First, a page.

Just three days after severe weather barreled through Green Country, a local emergency management agency hosted its annual emergency preparedness expo.
People can check out local emergency responder equipment, learn more on how they save people in disaster situations and get tips on how to prepare for the worst at home.
This is the fourth annual emergency response expo in Coweta and organizers said, since last week's tornado, people aren't just here to enjoy the free fun food and events -- they're also here to prepare for severe weather season.
"Here we've always gone under the stairs or in the bathtub, which is never really very comfortable if something really hits," Eric Kliss said.
Kiss and his family enjoyed the gorgeous weather at the expo, with some very different kind of weather on their minds.
Eric is looking at storm shelters. He was in downtown Tulsa Wednesday when disaster struck. An EF2 tornado hit Sand Springs and heavy winds tore through downtown and West Tulsa.
It was a severe weather system Eric didn't take as seriously as he should have, he said.
“I'm probably a normal Okie,” he said. “I was just going to drive on home about the time it was going to hit and then took one look outside, and then we all hit the basement so it was like a wind tunnel downtown."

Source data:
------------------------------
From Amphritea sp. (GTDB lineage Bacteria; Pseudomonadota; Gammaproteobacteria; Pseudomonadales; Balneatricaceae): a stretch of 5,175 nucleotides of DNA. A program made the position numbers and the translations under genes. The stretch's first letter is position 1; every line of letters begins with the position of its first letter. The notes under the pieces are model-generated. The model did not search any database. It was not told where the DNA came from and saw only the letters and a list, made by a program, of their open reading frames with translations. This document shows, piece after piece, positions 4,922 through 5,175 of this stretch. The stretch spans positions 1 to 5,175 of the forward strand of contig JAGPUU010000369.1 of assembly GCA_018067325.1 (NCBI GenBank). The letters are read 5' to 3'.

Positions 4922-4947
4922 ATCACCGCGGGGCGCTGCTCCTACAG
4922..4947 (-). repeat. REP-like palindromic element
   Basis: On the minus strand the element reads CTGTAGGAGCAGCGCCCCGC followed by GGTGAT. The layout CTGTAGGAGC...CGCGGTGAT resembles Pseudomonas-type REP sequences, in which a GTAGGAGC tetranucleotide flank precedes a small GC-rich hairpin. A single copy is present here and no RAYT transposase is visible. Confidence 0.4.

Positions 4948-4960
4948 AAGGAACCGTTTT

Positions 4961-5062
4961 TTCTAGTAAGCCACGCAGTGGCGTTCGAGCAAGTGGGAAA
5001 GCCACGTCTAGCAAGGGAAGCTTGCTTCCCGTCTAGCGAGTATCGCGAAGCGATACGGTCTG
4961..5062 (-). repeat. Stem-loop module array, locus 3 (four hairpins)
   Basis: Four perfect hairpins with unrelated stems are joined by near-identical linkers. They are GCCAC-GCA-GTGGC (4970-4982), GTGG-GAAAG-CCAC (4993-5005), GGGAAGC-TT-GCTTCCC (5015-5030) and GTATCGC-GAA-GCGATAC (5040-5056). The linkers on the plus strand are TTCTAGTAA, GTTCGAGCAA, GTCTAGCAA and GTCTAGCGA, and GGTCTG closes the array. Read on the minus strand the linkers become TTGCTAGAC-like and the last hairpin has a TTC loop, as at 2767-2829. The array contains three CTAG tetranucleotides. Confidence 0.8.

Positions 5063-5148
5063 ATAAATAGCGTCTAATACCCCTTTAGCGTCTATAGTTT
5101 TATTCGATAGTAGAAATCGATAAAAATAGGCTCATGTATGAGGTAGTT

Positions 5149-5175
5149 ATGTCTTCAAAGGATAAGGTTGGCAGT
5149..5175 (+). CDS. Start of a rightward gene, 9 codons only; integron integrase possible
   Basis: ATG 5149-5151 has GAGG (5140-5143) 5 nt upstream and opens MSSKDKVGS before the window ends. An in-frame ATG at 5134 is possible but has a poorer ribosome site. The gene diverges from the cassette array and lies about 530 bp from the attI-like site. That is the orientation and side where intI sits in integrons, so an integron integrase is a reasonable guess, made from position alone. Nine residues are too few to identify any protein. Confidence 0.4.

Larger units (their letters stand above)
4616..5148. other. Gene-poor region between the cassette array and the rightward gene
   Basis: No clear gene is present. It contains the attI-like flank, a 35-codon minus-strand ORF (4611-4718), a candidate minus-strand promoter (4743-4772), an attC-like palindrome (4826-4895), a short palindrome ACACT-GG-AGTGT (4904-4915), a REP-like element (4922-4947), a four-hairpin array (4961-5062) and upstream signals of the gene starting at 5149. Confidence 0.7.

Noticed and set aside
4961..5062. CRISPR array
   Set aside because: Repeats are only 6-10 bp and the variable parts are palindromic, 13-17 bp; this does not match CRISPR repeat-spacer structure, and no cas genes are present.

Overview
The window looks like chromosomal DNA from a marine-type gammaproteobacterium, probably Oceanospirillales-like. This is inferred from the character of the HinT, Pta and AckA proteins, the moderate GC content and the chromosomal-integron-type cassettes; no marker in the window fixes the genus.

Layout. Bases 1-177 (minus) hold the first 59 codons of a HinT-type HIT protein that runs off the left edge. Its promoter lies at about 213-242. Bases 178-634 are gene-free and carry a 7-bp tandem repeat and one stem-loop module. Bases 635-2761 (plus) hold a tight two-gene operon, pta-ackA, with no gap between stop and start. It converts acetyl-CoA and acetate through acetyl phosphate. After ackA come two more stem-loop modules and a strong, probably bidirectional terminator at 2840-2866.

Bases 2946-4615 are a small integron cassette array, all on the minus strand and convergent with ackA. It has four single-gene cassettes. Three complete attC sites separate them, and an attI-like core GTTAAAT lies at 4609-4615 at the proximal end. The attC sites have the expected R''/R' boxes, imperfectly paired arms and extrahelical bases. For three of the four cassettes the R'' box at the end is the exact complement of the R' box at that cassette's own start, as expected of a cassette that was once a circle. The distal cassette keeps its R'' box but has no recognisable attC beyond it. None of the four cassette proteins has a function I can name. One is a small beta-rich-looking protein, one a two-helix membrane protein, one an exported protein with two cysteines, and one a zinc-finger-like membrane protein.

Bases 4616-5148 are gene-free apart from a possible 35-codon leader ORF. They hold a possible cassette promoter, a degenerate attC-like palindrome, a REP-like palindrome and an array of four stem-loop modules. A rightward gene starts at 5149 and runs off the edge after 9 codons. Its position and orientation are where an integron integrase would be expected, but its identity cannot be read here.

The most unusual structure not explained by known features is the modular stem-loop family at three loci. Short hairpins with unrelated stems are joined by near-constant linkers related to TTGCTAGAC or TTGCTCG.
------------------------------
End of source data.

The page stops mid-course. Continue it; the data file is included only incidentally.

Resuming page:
But he's not the only one at the expo looking for ways to keep his family safe.
Wagoner County Emergency Management Director Heath Underwood said organizers have seen more interest in storm shelters at the event.
He also said this is a great way to show the community the capabilities of local first responders during natural disasters and for the public to learn more on what they can do as individuals.
"Well, hopefully to get information on how to protect their family, and be able to shelter and pick out the right shelter to better protect their family," Underwood said.
That's exactly the goal Eric is hoping to achieve, and he hopes others consider protecting their families as well this severe weather season.
“I think it's necessary for anyone that lives around here that doesn't already have a basement or someplace to go," Kliss said.